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Seeds from China Utah
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Seeds from China: Utah residents urged to deliver unsolicited seeds to Department of Ag for testing

Unsolicited packages of seeds are showing up to households across the United States. The packages appear to be from China and have been labeled as jewelry or other things. (Maryland Department of Agriculture | Twitter)

SALT LAKE CITY — Homes in Utah and across the country have been receiving unsolicited packages of seeds that appear to be from China, and the Utah Department of Agriculture and Food is urging anyone who may have received such a package to give it to them for testing.

“Foreign plant material may pose a threat to Utah’s private and public lands by introducing invasive plants that can disrupt the ecosystem,” UDAF said.

They ask anyone who may have received an unsolicited package of seeds from China, or anywhere else, to send the package, in its entirety, to the Utah Department of Agriculture and Food in Salt Lake.

If you have received an unsolicited package of seeds UDAF asks that you send it to them

Residents can mail their packages to:

Utah Department of Agriculture and Food
ATTN: State Seed Lab
PO Box 146500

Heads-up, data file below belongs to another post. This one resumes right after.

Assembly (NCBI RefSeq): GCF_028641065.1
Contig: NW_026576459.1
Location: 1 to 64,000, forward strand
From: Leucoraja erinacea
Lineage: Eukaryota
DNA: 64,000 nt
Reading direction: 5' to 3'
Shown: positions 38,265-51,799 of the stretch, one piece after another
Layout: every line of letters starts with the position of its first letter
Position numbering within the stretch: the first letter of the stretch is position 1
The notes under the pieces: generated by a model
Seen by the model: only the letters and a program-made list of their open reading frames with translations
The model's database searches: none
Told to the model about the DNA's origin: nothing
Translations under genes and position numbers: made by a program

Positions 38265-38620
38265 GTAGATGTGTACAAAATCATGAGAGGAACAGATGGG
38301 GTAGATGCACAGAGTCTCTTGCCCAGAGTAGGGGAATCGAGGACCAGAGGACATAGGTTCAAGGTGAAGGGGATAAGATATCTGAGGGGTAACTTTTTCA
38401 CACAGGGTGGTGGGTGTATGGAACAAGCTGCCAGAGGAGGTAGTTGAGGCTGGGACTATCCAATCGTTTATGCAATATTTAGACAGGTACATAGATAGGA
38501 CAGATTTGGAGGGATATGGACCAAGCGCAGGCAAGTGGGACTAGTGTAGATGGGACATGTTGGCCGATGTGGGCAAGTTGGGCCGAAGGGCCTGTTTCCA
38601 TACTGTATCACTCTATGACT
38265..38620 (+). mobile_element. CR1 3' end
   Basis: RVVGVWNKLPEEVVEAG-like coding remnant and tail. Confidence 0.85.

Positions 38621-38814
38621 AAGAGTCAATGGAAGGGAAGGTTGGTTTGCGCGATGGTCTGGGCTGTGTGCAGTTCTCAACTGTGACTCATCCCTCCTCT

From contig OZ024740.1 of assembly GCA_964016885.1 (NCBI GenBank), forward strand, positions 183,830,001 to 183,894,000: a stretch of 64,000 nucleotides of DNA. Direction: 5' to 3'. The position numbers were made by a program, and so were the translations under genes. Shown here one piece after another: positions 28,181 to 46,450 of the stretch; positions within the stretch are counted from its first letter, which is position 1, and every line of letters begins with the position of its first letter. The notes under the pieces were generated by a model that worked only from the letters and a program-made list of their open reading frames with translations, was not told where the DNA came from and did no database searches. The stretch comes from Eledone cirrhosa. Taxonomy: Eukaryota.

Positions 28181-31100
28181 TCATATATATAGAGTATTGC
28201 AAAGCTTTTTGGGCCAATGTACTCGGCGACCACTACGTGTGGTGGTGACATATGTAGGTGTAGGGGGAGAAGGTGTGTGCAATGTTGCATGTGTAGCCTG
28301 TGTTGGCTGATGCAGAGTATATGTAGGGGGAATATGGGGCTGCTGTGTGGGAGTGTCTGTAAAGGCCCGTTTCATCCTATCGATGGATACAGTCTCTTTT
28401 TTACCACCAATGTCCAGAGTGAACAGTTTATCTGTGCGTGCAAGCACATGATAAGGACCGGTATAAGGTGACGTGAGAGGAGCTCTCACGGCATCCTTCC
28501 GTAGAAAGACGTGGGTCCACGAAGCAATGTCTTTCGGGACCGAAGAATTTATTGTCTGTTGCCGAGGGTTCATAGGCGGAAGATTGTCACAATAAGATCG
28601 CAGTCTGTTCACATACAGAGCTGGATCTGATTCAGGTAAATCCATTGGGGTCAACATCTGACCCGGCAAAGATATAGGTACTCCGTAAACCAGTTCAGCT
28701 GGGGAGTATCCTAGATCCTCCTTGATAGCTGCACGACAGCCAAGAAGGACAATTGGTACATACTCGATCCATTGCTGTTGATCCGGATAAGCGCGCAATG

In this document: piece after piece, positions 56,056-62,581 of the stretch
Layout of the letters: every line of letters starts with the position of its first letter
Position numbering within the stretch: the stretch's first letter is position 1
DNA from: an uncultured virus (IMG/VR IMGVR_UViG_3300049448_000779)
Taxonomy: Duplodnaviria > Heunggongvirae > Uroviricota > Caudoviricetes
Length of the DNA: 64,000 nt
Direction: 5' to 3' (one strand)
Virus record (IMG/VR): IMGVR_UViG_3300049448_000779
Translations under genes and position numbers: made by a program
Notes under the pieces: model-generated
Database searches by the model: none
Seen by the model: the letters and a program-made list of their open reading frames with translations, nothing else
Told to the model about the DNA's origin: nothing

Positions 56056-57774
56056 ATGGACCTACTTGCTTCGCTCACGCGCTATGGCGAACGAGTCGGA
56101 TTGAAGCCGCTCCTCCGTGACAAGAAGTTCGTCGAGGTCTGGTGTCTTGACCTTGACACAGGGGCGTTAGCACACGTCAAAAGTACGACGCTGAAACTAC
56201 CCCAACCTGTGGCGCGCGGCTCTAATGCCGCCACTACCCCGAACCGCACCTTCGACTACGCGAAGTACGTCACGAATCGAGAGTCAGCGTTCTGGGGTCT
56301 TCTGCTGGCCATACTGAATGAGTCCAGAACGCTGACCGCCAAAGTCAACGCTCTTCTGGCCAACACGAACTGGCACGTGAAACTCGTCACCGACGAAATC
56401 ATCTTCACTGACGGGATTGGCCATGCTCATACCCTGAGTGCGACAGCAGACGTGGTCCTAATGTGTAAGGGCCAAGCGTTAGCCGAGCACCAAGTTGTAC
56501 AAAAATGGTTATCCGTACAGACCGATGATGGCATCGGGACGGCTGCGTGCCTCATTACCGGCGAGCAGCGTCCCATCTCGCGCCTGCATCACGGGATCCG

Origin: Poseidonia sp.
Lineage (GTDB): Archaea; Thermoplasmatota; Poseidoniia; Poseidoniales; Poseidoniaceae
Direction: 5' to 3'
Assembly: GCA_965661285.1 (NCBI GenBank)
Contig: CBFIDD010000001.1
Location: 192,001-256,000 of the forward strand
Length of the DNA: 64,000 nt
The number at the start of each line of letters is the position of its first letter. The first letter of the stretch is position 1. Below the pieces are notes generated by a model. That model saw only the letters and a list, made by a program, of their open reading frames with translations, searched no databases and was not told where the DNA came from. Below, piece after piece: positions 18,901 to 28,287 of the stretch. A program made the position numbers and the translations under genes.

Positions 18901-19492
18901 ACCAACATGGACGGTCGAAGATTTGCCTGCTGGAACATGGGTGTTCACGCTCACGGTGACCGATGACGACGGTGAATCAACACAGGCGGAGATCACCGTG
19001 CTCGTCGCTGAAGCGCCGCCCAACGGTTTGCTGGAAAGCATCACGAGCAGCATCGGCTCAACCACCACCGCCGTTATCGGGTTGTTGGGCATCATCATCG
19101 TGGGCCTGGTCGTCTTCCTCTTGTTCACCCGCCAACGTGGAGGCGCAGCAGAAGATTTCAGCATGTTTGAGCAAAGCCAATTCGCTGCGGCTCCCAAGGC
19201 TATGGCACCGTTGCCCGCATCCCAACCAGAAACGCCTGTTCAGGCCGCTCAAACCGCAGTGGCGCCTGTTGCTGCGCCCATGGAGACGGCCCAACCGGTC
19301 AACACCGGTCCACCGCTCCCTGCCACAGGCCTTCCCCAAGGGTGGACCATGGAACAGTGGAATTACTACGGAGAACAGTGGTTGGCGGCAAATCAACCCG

Salt Lake City, Utah 84114-6500

Or drop them off at:

Utah Department of Agriculture and Food
ATTN: State Seed Lab
350 N. Redwood Road
Salt Lake City, Utah 84116

“UDAF’s State Seed Lab will continue identifying the seeds to determine whether they are on the Federal or State Noxious lists. Following the identification, the lab will destroy the material, to prevent it from entering Utah’s ecosystem.”

The US Department of Agriculture said they are working with both the Department of Homeland Security and other federal and state agencies to investigate the situation and reiterates UDAF’s call not to plant any unsolicited seeds.

“At this time, we don’t have any evidence indicating this is something other than a “brushing scam” where people receive unsolicited items from a seller who then posts false customer reviews to boost sales. USDA is currently collecting seed packages from recipients and will test their contents and determine if they contain anything that could be of concern to U.S. agriculture or the environment,” they write but restating the call to not to plant any seeds from unknown origins.

The Department says that if for any reason residents can’t send the material to the UDAF they are asked to kill the seeds by baking them in the oven at 200 degrees for 40 minutes.